Mark Thoma raises an important question about my discussion of the limits of academic expertise. Surely he is right to say that experts in one area can establish credentials to be heard in another area.
Sometimes that just means applying critical intelligence to make sense of facts gathered and theories propounded by experts in the new field; sometimes it just means carefully reading arguments and finding their flaws. Those can be valuable. If I didn’t believe that, I couldn’t justify blogging. Rarely, it means genuinely becoming an expert on something that wasn’t your original specialty.
But in any case, that claim to be heard needs to be established, not assumed, and its reach and depth need to be assessed, as opposed to assuming that anyone whose first name is “Professor” has an automatic entitlement to a respectful hearing for his random opinions.
To take Thoma’s example: Paul Krugman’s opinions about the rascality of the Bush Administration are valuable, and I mostly agree with them. But I feel perfectly free to disagree as an equal; he has no particular professional credential that deserves my deference. By contrast, I would be very, very cautious in disagreeing with Krugman about the effects of a proposed change in trade policy, since in that area he has expertise I lack.
Or, to take an example closer to home: On drug policy, I claim to speak ex cathedra. I know which arguments in the field hold water and which don’t, which empirical claims have been established by solid evidence and which haven’t, which opinions are within the bounds of reasoned discourse and which are mere flat-earthism. (Alas, much of current drug policy is based on flat-earth beliefs.)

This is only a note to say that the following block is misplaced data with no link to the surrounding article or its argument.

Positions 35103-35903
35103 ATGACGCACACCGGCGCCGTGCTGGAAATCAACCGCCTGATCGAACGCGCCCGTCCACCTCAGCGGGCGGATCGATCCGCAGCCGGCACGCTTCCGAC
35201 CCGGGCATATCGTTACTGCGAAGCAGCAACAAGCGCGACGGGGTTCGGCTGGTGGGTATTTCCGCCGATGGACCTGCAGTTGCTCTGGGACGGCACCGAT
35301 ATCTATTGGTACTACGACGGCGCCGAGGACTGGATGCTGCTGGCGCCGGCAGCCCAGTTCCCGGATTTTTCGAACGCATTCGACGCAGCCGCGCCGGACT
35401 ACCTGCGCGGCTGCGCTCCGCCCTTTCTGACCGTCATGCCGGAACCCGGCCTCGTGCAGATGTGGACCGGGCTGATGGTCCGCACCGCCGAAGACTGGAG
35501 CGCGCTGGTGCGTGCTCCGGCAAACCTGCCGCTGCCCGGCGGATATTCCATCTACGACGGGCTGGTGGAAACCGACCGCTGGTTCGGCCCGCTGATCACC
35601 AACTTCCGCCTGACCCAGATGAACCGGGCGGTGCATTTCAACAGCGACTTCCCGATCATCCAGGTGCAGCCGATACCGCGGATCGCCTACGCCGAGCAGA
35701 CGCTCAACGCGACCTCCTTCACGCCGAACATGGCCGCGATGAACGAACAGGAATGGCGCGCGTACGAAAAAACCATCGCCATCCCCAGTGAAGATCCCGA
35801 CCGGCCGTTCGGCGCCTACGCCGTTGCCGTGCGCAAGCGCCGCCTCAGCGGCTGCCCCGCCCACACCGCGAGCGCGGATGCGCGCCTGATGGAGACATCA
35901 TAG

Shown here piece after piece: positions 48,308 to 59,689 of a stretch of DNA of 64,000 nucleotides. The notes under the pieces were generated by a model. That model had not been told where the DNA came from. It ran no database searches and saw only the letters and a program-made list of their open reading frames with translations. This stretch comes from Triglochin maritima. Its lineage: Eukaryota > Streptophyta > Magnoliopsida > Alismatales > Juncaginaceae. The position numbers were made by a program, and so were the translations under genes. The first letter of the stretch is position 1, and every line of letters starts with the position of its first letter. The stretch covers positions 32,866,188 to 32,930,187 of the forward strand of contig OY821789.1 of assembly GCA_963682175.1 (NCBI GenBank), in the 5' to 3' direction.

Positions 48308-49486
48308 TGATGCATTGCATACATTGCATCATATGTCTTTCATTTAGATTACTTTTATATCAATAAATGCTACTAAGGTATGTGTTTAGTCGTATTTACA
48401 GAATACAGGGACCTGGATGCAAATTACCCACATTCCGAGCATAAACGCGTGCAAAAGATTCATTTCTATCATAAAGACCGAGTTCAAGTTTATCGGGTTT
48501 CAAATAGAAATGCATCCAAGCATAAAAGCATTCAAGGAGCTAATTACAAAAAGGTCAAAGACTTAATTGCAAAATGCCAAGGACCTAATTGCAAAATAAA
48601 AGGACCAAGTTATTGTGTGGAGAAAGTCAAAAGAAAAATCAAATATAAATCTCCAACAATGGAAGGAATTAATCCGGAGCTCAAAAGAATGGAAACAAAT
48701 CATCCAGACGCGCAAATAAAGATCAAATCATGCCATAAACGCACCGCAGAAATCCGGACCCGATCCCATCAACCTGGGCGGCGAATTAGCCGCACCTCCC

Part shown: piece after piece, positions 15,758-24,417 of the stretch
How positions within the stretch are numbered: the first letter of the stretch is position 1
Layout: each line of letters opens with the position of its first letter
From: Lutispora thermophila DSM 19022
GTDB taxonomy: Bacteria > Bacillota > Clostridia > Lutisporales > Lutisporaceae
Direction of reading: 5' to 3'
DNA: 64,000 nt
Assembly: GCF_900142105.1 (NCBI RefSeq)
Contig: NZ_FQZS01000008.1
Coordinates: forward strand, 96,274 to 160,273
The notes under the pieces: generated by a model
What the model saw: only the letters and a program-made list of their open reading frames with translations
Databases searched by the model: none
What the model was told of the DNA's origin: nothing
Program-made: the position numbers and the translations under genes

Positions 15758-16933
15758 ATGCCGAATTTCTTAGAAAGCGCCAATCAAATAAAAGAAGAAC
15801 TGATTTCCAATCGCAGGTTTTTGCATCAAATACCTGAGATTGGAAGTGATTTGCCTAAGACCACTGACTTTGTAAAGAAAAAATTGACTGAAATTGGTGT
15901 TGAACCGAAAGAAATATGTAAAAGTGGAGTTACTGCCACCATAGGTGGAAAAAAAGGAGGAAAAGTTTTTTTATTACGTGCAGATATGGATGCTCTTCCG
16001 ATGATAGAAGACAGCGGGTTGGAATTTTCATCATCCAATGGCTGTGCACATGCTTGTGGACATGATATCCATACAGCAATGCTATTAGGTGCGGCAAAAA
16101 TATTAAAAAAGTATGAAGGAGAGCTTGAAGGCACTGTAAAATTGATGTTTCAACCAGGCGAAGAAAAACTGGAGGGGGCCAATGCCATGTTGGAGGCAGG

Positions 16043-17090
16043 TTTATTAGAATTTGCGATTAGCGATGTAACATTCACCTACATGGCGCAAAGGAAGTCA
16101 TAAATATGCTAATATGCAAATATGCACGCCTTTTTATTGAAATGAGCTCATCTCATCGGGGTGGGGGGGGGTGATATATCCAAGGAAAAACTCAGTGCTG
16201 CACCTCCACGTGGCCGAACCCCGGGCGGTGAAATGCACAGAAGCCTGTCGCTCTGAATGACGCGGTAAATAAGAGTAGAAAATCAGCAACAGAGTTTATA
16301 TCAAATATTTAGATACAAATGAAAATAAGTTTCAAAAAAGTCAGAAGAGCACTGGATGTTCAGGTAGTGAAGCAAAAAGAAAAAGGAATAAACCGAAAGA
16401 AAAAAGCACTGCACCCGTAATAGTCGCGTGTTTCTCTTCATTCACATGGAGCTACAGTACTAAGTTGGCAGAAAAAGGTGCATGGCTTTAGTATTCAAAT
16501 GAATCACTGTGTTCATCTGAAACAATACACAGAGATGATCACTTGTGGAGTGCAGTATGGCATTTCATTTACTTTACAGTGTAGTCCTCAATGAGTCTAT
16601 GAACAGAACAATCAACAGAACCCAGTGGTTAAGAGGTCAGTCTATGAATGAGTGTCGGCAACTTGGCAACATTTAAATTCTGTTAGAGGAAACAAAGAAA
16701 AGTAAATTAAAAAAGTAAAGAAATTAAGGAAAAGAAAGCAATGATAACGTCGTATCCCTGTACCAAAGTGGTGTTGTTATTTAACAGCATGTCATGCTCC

Of course I could well be wrong on any given issue — having changed my mind several times on rather central points, I must surely have been grossly wrong either before or after the change — but anyone who hasn’t spent most of a lifetime studying the question would be rash to leap to the conclusion that he has seen some obvious truth that I have missed, or to assume that his sister-in-law’s experience is “reality” while all the empirical research in the area is “ivory tower speculation.”
By contrast, when I write about No Child Left Behind, I’m using no more than my ordinary knowledge of statistics and management, and my arguments are entitled to no more attention or deference than they earn by themselves. If my friend and colleague Meredith Phillips, who studies education for a living, tells me flatly that I’m wrong about something, my first guess is that I was, indeed, wrong, and my impulse is to retract the claim rather than trying to defend it.